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Logo of Phnom Penh Post newspaper Phnom Penh Post - Burgeoning spa market rubs tourists the right way

Burgeoning spa market rubs tourists the right way

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TRACEY SHELTON

A tourist gets a facial massage at the Wei Er Li beauty parlour in Phnom Penh.

Over the past two last years, spas have mushroomed in Cambodia, especially in Siem Reap and Phnom Penh where several spas have opened in the Wat Langka area.

According to Cassandra McMillan, owner of the Spa Bliss in Phnom Penh, a spa is “a total well-being experience. It is many things: ambience, the way you are pampered, aromas, and the client’s treatment itself, which must be good.”

She notes that it is not at all surprising that more and more tourists want to experience stress relief by embracing the spa’s cocoon-like softness which is dedicated to the renewal and balance of body and soul.

Most major hotels in Cambodia now have their own spas and the race is on to achieve the highest quality possible, a move endorsed by the Minister of Tourism Thong Khon who said, “The proper level of quality must be achieved.”

Many spas do meet their customers’ high expectations because often the owners are first and foremost spa lovers.

In-Style, Phnom Penh’s first independent day spa, opened eight years ago because the Filipino manager wanted to share her love of spas.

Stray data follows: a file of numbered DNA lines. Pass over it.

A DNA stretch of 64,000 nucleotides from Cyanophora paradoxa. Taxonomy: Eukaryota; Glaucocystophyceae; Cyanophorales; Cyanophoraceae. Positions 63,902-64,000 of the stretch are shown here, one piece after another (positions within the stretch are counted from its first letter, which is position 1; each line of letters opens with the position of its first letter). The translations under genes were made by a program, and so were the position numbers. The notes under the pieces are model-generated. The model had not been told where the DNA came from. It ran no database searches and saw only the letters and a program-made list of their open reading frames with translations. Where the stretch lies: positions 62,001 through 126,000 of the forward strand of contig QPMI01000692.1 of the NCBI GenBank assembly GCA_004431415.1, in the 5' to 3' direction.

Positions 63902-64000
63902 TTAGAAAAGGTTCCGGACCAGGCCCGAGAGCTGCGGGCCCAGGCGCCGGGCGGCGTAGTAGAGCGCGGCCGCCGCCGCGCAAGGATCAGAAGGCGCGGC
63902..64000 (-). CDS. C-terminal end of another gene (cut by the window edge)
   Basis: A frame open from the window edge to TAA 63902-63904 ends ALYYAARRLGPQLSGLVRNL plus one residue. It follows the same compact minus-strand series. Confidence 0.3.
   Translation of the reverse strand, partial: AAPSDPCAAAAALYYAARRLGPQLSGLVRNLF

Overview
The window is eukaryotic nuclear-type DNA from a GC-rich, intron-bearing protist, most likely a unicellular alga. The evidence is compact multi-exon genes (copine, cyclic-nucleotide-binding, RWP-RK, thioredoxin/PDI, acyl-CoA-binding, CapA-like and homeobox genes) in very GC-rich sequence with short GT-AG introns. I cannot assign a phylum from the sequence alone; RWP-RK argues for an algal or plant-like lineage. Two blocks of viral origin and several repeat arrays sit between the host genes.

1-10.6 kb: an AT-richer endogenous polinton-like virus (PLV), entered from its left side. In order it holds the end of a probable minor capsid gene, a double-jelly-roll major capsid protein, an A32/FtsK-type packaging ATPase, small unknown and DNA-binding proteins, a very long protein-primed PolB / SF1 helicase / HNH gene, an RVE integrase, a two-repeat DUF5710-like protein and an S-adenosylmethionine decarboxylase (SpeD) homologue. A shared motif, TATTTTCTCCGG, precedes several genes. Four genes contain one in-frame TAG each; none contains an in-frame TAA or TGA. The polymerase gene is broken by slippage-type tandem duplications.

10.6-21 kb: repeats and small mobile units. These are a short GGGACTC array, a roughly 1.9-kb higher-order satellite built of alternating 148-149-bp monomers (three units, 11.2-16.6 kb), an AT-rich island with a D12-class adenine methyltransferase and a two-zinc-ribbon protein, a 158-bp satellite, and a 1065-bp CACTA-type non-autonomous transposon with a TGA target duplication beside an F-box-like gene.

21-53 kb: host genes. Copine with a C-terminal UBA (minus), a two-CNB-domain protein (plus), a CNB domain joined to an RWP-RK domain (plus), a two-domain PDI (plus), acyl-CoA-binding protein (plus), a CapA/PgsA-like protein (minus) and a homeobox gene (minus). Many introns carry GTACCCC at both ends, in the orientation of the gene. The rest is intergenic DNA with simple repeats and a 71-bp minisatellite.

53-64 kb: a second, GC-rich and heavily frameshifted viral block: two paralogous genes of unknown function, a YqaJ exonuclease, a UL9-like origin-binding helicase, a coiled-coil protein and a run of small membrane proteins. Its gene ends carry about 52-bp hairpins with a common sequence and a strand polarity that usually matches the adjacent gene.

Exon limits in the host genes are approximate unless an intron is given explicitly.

Phan Thanh Nhon opened his O’Spa in Phnom Penh two years ago and said, “I enjoyed the spa experience many times myself. I like beauty. I needed a job, I learned in Thailand and read books to be prepared. Now I’ve got a nice place.”

A big attraction of the spa market to the tourism sector is that the spas are profitable.

At the Raffles Amrita, the high season objective for the manager is $35,000 per month with 90 percent of the customers being guests of the hotel.

While the spa system at Raffles Amrita is professionally analysed, computerized and organised, the managing structure at Dermal Spa in Phnom Penh is more organic.

The manager, Rathna Ly, said she has a more intuitive way to manage the business structure, and the spa now covers its costs.

“We opened in August 2007.  Now we make enough money to pay for the staff, the products, and the advertising,” she said.

The Bodia Spa in Siem Reap, which opened in May 2007 and employs 20 therapists, is also profitable, according to manager Guillaume Barathon.

Many spas make and use their own products and sometimes also sell them.

Some just import creams and treatments from Thailand, France, Australia, America, figuring the use of fine products attracts high paying customers.

Roughly, most customers spend on average between $20 and $30 per visit to a spa.

Although Thailand is known internationally for its high quality, industry insiders say some Cambodian spas are on a par with their Thai counterparts.

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